Norman Mailer was at Bobby Kennedy’s wake in 1968 when he lit a woman’s hair on fire with a candle.
It was an accident, but that didn’t count for much when the woman’s hair started to sizzle and Mailer and his friend Jimmy Breslin started pounding her over the head in an attempt to put out the flame.
“Hundreds of people were looking,” Mr. Breslin said. “Looking at the two drunks beating up the poor woman. They were thinking, ‘Look at them, the drunks. All the rumors are true.’”
Mr. Breslin, the legendary columnist and author, sounded exasperated as he told this story on Monday afternoon.
“People don’t understand the fact that Norman was a lovely gentleman!” he shouted. “They think he was some crazed creature of the night! He wasn’t. There wasn’t that much of that stuff. The whole thing was sitting and writing.”
Mailer was 84 when he died at Mt. Sinai Hospital on Saturday morning. Before that he lived a big, loud life, which he spent asking questions, accumulating bruises and setting all kinds of people’s hair on fire.
In July 1963, he had a piece published in Esquire called “Some Children of the Goddess,” in which he said exactly what he thought of his American contemporaries in the literary world. John Updike reminded him of “stale garlic,” he wrote, and William Styron was a “fat spoiled rich boy.” James Baldwin was trash and J.D. Salinger was, too. Mailer was better, was the basic idea. He was the champ. Fittingly, around this time, the illustrator David Levine did a drawing in which Mailer was dressed as a boxer, his little body in a crouch and his gloves at his face.
According to the journalist Gay Talese, one of Mailer’s closest friends at the time of his death, Mailer was proud of this drawing, and he had Mr. Levine’s original sketch mounted on cardboard. One day, Mailer packed the drawing carefully in tissue and brought it to New Jersey so he could show it to his friend, the Puerto Rican prizefighter José Torres. Mr. Torres had just finished working out and was lying in bed when Mailer walked into his room and handed him the drawing. A few people were in there talking, Mr. Talese among them.
“Look at this,” Mailer said.
“Torres took this David Levine thing from Mailer and he looked at it and he said nothing,” Mr. Talese said in an interview. “And then what he did, José Torres, he was holding it with both hands, and he looked at Mailer, and he starts to bend the goddamn thing … bending it back and forth and back and forth as if he’s gonna snap it. And he’s looking at Mailer, waiting for Mailer to say, ‘Don’t do that!’”
Mailer looked stunned but he stared intently back, according to Mr. Talese, as Mr. Torres searched his face for fear: “He was toying with him, looking for some sign of Mailer’s trepidation. … It looked to me as though Mailer didn’t know what to do. This wasn’t Gore Vidal! He was really facing down a fighter.”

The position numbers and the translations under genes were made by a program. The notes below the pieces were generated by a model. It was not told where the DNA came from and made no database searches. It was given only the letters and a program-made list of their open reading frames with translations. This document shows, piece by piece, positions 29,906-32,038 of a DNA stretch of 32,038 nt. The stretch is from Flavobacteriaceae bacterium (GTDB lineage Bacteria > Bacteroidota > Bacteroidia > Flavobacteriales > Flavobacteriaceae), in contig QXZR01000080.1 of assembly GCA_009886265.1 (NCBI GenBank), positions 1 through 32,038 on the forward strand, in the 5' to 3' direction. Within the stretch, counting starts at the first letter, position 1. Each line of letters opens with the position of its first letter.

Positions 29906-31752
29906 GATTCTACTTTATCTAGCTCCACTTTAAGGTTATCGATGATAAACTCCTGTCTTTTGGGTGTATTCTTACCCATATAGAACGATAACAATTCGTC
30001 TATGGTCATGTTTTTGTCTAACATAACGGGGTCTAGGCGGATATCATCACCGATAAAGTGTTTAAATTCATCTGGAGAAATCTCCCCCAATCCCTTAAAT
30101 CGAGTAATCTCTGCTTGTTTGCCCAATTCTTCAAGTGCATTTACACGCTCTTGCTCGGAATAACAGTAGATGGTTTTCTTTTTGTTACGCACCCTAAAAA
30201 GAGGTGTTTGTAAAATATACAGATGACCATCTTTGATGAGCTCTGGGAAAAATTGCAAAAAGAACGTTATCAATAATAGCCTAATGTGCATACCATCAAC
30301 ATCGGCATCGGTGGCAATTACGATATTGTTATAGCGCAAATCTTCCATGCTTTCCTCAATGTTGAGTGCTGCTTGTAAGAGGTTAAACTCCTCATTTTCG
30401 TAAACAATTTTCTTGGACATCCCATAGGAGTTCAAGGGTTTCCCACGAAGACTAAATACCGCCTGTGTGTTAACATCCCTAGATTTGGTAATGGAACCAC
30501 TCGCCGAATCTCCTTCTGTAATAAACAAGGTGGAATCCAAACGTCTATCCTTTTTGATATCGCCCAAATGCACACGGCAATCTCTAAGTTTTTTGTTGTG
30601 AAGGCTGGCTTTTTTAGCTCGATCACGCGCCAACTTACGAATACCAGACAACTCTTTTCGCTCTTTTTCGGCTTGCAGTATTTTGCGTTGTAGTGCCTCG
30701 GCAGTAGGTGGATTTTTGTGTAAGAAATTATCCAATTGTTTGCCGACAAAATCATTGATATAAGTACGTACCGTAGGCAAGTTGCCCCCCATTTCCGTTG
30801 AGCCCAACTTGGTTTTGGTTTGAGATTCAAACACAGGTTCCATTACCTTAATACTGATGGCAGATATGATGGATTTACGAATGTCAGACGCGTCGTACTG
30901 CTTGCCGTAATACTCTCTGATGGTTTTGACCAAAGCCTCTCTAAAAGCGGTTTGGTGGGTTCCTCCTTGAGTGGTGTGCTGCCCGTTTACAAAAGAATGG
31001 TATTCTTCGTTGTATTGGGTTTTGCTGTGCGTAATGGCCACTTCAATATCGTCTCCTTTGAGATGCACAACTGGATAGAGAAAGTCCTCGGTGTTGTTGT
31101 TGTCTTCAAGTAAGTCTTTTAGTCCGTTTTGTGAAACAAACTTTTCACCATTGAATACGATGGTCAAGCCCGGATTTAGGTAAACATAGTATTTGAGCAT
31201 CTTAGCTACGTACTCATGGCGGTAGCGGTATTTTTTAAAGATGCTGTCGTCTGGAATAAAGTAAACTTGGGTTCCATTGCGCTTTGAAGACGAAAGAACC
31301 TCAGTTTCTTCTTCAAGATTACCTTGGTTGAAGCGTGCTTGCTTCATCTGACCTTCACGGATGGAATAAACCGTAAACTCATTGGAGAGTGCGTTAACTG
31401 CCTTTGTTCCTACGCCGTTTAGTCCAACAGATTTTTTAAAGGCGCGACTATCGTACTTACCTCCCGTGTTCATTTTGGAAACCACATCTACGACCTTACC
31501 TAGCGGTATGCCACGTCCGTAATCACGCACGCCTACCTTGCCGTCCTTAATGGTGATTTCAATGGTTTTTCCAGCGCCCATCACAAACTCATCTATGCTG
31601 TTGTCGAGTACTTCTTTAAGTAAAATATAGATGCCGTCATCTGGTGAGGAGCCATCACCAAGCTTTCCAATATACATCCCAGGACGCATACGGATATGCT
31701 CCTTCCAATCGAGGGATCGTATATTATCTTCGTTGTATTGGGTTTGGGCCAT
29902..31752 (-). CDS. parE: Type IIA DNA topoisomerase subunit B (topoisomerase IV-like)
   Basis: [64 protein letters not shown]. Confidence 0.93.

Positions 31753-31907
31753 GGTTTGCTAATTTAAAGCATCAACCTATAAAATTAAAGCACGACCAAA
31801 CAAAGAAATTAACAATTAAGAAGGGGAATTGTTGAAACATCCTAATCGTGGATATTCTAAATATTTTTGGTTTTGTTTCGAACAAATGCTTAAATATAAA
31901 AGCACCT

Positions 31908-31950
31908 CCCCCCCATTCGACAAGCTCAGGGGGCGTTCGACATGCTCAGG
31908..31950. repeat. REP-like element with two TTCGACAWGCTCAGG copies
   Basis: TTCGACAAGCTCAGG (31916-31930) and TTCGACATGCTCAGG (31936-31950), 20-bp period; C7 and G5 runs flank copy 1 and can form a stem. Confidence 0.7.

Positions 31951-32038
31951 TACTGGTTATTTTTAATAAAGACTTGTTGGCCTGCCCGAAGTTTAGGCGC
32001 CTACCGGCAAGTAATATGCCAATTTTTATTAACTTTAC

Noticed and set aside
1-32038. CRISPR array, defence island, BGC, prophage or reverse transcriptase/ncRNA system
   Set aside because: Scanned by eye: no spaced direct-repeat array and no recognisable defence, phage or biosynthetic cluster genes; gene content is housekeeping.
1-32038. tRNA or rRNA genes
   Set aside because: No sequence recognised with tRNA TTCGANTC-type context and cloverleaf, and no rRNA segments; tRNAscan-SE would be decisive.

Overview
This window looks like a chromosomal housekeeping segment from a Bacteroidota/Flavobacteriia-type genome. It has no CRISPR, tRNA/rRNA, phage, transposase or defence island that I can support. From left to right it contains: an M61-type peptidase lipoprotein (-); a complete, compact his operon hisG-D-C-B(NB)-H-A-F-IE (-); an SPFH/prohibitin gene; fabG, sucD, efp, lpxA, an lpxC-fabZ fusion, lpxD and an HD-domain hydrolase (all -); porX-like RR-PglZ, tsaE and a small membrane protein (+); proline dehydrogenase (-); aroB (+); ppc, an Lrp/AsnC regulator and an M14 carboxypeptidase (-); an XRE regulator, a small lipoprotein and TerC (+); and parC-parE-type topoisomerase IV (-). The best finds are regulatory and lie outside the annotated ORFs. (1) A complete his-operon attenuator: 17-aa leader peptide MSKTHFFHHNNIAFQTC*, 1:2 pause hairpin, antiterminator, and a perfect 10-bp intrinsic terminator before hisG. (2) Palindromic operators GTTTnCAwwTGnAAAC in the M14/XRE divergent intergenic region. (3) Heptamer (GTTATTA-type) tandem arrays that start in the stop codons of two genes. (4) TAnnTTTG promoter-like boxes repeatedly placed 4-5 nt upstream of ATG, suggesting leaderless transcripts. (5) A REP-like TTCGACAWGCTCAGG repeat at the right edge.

It was funny, Mr. Talese said, to see the fearsome, fearless Norman Mailer so dumbstruck in the presence of true might. And so it was a relief for everyone when Mr. Torres broke the gaze, flashed his friend a broad smile and handed him his drawing back.
That’s how a lot of Mailer stories seem to go: open with blood lust, peak somewhere in the neighborhood of confrontation and end tenderly with a giggle or a wink.
Mr. Talese has another story like that. This one takes place in early fall 1962, when he and Mailer were both in Chicago to cover the historic Sonny Liston vs. Floyd Patterson fight at Comiskey Park.
The night before the big match, Mailer participated in a debate against National Review editor William F. Buckley, an event billed as a showdown between “a conservative and a hipster” about the nature of the right in America. Thousands of people came to watch, and Mr. Talese wrote an article about it for The New York Times.
In his piece, Mr. Talese called the Mailer-Buckley face-off a draw, and he didn’t think much of it after he filed his report.
The following evening, Mr. Talese was sitting in a hotel talking to some sportswriters over drinks. He saw Mailer walking toward him from across the room.
“He’s looking at me and he’s getting closer and closer and he’s not smiling,” Mr. Talese recalled. “And he’s just looking at me, staring at me. And then he comes over and says, ‘What the fuck do you mean, “draw”? I looked at his face and thought, This guy is serious!”
That was when Mr. Talese, who was wearing a tan summer suit made of either gabardine or silk—he doesn’t remember which—noticed that Mailer was carrying a drink, from the looks of it some kind of whiskey or bourbon. Mr. Talese knew as soon as he saw it that this drink would end up on his clothes if he did not do something immediately to defuse the situation.